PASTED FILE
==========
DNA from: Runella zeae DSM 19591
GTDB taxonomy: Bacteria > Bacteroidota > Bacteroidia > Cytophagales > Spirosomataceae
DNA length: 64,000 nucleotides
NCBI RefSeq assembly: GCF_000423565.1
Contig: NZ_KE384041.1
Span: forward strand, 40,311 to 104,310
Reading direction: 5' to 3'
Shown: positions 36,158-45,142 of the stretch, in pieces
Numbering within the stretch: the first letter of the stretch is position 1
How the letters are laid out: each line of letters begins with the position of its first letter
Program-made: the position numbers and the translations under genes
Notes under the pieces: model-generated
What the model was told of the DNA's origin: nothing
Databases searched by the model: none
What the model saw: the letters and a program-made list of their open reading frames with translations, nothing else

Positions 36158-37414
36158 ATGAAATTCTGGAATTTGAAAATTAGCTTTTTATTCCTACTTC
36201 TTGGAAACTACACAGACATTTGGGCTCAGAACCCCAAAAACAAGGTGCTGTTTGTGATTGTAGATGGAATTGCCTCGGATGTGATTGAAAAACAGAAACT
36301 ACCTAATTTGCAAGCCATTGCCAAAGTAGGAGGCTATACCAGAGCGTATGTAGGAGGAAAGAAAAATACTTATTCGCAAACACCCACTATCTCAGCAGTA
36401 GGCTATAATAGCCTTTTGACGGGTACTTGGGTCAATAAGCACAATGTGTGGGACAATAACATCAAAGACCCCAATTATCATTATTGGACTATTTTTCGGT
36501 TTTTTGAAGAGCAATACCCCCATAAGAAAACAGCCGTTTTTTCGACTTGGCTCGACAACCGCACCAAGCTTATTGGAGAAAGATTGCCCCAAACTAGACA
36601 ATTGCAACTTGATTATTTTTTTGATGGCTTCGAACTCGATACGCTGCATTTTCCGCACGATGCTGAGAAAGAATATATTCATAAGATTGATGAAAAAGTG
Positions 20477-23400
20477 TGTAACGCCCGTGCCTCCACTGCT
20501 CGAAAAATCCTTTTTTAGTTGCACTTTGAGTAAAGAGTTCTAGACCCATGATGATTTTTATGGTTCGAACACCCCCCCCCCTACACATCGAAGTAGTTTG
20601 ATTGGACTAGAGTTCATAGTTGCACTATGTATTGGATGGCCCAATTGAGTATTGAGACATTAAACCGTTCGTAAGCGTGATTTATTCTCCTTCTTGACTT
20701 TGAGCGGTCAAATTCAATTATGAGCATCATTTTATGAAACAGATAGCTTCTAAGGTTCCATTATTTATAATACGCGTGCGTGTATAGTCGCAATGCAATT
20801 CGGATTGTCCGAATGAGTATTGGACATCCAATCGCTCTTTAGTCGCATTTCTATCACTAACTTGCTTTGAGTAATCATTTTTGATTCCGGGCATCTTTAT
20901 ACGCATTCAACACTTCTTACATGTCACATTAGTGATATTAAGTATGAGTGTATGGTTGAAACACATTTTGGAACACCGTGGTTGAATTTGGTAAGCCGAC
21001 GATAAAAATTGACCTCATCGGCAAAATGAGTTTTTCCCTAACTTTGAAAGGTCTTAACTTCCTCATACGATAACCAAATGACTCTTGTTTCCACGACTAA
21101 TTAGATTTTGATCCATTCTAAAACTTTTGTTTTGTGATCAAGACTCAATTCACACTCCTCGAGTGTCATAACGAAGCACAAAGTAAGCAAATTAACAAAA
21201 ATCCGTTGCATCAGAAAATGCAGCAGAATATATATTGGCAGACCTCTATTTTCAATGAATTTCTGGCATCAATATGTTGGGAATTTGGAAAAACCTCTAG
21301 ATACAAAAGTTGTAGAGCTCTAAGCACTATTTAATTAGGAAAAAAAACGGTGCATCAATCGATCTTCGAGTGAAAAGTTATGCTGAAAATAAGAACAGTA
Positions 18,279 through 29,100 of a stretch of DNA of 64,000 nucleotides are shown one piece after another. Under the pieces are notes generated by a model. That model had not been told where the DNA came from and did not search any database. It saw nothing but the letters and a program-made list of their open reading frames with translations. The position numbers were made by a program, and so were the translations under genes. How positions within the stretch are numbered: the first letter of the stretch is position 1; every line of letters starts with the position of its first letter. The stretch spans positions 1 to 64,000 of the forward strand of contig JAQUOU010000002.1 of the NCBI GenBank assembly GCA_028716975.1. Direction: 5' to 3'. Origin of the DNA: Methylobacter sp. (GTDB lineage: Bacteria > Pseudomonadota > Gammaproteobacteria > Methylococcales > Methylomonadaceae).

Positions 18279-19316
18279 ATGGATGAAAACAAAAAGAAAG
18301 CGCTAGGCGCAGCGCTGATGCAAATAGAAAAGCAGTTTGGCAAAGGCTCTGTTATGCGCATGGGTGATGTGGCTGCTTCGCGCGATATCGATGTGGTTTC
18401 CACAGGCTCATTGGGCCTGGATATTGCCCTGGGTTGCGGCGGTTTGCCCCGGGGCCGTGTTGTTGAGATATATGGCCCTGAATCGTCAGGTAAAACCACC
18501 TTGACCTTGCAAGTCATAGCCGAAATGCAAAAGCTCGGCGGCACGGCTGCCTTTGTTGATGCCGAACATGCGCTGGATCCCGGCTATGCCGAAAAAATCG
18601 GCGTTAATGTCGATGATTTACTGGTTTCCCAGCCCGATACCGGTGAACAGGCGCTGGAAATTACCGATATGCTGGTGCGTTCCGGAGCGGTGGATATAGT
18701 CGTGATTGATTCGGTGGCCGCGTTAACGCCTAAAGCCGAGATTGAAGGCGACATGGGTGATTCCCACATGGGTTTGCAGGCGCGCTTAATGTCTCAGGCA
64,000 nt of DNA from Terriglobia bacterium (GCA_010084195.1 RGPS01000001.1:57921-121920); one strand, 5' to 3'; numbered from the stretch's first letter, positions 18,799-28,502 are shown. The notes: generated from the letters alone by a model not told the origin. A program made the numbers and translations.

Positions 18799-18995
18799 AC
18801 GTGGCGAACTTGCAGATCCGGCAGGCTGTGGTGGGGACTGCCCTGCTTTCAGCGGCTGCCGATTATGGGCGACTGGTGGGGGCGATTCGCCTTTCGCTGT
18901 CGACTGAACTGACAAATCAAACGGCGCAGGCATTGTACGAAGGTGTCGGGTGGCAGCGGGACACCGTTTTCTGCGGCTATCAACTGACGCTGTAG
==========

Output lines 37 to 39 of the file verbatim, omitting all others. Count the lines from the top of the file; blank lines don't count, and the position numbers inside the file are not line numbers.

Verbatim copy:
18301 CGCTAGGCGCAGCGCTGATGCAAATAGAAAAGCAGTTTGGCAAAGGCTCTGTTATGCGCATGGGTGATGTGGCTGCTTCGCGCGATATCGATGTGGTTTC
18401 CACAGGCTCATTGGGCCTGGATATTGCCCTGGGTTGCGGCGGTTTGCCCCGGGGCCGTGTTGTTGAGATATATGGCCCTGAATCGTCAGGTAAAACCACC
18501 TTGACCTTGCAAGTCATAGCCGAAATGCAAAAGCTCGGCGGCACGGCTGCCTTTGTTGATGCCGAACATGCGCTGGATCCCGGCTATGCCGAAAAAATCG